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Blog

Memorising, active learning and planning

Being lawyer requires paying attention to detail and having a good memory. Hence, as a law student it is important that one works on improving one's memory and it helps to summarise important matters on one page or to use notes or to associate something with a particular topic. Some law students like using index cards on which they write cases and key facts and principles, whilst others like preparing coloured diagrams.

As a law student one has to read through a lot of information and law books are also not written like thrillers or detective stories and it is thus easily happens that your brain switches off and your thoughts start wondering. It is therefore very important to develop methods, which ensure that one revises actively, so that it sticks in your memory. It is useful to summarise in one's own words what one has read and also in a way that one understands it. After having prepared the notes, type them up and then try and condense them even further, making sure that the concepts are fully understood. Once the final typed up summarised note is prepared, it helps to prepare a mind map, i.e. keep the individual headings and then list the case names underneath or draw a diagram of the different issues, which have to be discussed. The more you can condense the information, the better.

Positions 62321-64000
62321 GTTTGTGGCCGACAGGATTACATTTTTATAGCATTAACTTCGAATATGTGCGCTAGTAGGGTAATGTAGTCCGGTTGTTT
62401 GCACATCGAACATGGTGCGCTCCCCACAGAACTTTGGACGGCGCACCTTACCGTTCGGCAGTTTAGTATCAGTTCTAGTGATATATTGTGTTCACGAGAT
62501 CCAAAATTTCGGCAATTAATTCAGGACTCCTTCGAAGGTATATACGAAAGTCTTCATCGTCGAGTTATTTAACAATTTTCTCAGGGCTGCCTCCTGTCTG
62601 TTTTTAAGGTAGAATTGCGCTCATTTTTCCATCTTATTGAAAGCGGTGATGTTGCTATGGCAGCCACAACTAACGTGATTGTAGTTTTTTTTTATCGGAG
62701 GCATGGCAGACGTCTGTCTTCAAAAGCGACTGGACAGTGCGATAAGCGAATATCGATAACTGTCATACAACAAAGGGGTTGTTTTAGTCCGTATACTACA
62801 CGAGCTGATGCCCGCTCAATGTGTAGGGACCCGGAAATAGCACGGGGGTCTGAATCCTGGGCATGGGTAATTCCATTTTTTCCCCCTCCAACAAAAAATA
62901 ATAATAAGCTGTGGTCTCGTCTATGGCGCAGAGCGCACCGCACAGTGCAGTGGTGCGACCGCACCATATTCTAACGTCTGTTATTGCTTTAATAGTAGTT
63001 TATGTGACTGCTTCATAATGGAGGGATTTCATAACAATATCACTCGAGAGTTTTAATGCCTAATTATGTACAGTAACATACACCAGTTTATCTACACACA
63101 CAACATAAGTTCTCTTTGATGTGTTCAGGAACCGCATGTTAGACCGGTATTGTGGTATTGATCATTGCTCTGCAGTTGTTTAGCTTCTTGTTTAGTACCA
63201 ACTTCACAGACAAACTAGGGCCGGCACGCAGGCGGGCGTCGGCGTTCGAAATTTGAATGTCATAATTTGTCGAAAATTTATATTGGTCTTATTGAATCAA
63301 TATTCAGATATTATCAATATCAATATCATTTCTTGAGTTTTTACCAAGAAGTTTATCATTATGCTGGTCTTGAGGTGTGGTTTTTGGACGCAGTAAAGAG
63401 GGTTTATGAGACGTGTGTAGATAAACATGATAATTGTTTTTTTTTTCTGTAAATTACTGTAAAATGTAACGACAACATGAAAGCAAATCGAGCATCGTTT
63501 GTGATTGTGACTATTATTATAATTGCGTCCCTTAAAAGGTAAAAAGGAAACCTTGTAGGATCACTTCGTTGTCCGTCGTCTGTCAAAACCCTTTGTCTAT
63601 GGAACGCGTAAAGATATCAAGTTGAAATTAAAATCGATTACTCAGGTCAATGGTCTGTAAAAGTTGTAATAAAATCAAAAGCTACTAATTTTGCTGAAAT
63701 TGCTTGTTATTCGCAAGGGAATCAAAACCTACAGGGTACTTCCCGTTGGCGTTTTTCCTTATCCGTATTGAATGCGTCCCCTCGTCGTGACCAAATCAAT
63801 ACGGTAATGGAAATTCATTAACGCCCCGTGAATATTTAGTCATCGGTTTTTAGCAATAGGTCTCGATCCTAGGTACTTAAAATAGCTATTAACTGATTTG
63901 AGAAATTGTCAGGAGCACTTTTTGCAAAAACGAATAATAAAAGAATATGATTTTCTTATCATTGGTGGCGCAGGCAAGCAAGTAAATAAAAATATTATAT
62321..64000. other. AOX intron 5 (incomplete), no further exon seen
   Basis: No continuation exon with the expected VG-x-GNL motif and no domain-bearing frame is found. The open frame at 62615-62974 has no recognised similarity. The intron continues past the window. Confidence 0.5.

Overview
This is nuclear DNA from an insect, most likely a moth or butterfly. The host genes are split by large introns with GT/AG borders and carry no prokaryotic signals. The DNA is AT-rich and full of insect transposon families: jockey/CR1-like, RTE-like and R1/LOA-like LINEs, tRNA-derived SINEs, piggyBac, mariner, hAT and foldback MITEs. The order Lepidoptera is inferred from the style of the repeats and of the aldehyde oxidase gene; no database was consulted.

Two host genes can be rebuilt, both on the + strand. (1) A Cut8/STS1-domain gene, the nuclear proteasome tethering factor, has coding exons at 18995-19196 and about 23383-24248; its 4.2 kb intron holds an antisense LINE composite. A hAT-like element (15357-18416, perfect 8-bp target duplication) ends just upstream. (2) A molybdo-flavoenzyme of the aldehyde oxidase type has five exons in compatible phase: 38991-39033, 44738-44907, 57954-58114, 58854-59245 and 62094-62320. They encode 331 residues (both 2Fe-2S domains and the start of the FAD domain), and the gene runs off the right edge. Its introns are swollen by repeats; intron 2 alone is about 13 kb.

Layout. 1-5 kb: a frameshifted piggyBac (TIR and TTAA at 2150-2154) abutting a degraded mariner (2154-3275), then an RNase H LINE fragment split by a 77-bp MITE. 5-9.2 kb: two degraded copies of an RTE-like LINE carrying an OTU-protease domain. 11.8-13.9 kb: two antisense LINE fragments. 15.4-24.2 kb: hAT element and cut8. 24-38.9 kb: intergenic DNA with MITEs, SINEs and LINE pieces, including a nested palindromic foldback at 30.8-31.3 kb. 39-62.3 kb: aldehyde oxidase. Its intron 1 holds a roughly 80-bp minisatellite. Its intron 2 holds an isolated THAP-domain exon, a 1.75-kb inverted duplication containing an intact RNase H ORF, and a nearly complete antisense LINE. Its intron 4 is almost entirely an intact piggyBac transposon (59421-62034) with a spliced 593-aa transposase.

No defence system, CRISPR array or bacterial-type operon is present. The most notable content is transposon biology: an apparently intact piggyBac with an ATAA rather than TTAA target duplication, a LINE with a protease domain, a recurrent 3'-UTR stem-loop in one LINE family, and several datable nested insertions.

Being a lawyer also means being strategic and planning ahead and this also applies to law exams. Prepare a realistic timetable for your law exam revision, which leaves you enough time to read over the material, update your notes and answer past law exam papers. Law exams are not just a test for you to simply write down a summarised version of a particular legal topic, but instead to apply the law to particular facts and to only discuss what is relevant. This requires practising and the best way to do this is to start early with answering past exam questions. Very often you will realise that certain topics have come up more frequently in the past and that also the type of questions are similar. Try and sketch out your law answers within 45 to 55 minutes and then take a little break and start answering another question again for the same amount of time. Subsequently, type up your answer and improve it and make sure that your answer is the right amount of words, e.g. some students write about 1,500 words in 45 minutes, whilst others can write more or less. Hence, ensure that you tailor your answer to your writing speed, so that you can cover all the different aspects of the answer. All of this will help you become a master at writing a law essay, law dissertation and answering a problem question and will take the stress out of your law exams.